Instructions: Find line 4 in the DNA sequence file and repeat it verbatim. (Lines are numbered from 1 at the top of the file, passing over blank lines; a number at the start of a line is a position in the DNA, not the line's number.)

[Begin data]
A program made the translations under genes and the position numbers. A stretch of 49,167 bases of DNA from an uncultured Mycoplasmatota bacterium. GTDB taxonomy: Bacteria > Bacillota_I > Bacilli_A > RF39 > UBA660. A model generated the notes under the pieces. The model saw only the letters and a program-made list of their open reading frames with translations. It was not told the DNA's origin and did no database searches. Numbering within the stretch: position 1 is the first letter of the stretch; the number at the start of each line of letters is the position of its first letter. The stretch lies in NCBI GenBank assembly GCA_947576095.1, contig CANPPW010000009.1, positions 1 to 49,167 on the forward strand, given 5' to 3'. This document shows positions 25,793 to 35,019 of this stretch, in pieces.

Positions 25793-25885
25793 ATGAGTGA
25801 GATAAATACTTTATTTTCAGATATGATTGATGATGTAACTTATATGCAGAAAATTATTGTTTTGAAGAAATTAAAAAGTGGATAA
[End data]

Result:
25801 GATAAATACTTTATTTTCAGATATGATTGATGATGTAACTTATATGCAGAAAATTATTGTTTTGAAGAAATTAAAAAGTGGATAA